Single Species Population Growth – Populus Simulations
Biol 301 L
Populus is a modeling program developed at the University of Minnesota. Ecologists often use models (Mathematics) to understand the dynamics of population change. In this exercise you will investigate models that describe density independent, and density dependent population growth. By manipulating parameters of each model, you should gain an understanding of how these parameters influence changes in population dynamics over time.
The models used here include the following parameters:
N_{0}_{ }= Population size (number of individuals) at time 0. This parameter ranges from 1 to infinity.
r = intrinsic rate of growth. This parameter ranges from 0.1 to 5.
K = carrying capacity. (Density dependent population growth only). This parameter ranges from 1 to infinity, and represents the maximum number of individuals the environment can support.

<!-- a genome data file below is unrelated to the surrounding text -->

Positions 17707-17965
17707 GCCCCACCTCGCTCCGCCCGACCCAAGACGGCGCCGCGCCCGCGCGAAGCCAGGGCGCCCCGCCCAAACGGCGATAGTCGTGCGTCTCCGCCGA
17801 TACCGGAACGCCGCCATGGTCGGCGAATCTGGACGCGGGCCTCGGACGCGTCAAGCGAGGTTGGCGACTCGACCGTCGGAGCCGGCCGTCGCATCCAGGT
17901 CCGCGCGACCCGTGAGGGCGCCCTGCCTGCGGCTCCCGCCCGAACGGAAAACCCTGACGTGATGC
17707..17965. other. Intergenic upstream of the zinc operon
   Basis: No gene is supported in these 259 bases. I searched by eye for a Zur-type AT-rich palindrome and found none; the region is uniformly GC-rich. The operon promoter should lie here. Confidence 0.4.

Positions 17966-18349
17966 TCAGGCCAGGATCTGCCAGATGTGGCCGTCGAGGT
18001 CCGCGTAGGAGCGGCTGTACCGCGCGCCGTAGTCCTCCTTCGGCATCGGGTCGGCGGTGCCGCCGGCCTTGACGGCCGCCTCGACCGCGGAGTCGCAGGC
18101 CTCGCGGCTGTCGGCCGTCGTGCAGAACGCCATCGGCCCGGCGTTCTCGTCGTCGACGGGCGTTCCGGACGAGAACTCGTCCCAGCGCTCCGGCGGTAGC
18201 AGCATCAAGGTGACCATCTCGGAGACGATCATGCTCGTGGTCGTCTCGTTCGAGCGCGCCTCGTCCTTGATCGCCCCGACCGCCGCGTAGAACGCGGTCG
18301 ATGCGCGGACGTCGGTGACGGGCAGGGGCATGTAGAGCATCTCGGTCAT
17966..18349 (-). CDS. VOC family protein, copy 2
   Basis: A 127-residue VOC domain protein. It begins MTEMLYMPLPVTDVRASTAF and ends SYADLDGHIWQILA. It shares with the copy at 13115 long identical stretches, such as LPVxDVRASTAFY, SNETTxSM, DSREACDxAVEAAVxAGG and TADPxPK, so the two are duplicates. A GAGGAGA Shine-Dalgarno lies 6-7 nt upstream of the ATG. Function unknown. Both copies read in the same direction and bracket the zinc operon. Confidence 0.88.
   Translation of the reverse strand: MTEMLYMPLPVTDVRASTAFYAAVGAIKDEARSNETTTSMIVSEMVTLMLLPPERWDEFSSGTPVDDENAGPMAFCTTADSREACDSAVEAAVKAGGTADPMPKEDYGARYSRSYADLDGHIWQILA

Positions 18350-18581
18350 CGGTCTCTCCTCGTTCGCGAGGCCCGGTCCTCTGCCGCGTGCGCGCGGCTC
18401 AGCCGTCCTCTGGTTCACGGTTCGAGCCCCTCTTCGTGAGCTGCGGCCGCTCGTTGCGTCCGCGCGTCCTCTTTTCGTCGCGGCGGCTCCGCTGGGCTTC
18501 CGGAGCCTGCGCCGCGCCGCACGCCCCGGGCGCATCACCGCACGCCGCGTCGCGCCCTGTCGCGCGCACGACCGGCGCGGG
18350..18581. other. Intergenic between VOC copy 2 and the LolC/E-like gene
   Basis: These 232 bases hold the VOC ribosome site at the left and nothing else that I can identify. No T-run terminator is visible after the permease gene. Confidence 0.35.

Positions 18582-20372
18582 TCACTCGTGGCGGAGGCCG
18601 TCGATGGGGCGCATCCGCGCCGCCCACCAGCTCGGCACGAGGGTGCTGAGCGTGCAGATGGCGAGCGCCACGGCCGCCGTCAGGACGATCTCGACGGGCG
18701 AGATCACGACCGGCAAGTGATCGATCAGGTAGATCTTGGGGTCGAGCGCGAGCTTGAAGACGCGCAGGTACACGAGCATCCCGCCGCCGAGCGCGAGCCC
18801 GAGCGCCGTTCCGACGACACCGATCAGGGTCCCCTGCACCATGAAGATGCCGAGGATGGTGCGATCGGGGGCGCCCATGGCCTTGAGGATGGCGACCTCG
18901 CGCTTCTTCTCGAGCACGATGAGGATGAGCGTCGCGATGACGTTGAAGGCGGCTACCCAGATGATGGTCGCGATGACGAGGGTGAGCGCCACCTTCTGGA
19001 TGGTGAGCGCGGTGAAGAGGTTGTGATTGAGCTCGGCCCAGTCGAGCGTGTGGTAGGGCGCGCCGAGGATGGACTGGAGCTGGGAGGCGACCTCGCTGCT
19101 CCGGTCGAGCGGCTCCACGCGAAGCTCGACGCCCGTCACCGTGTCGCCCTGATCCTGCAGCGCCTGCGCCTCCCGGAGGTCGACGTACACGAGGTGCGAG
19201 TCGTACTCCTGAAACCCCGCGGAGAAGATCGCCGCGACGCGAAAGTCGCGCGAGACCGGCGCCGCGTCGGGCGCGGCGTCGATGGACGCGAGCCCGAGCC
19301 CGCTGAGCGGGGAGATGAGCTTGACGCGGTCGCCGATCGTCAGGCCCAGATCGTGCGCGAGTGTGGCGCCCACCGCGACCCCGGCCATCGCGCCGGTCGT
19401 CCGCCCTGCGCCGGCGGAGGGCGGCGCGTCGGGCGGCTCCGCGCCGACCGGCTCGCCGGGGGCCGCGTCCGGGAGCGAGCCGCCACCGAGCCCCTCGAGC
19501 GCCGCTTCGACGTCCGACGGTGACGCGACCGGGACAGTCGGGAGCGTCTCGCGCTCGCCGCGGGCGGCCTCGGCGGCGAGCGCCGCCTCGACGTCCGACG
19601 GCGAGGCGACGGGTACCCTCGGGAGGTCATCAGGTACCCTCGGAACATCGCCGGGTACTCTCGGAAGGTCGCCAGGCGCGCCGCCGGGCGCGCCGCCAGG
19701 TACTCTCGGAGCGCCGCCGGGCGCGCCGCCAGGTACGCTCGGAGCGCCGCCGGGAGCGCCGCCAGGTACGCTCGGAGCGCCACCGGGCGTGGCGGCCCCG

T = time lag (lagged logistic population growth only). This parameter ranges from 010, and represents the influence of population size in previous generations on the current generation’s population growth rate.
Single Species Models

Begin the Populus program by double clicking the icon on the desktop.

Once the program has loaded, click the ‘model’ menu at the top lefthand corner of the screen.

Select ‘single species dynamics’ followed by ‘density independent growth’ from the sub menu.

A new window will appear that displays model type, plot type, and model parameters. Select ‘continuous’, plot N vs. t, and leave the parameters as the default values. Click view to model the population growth.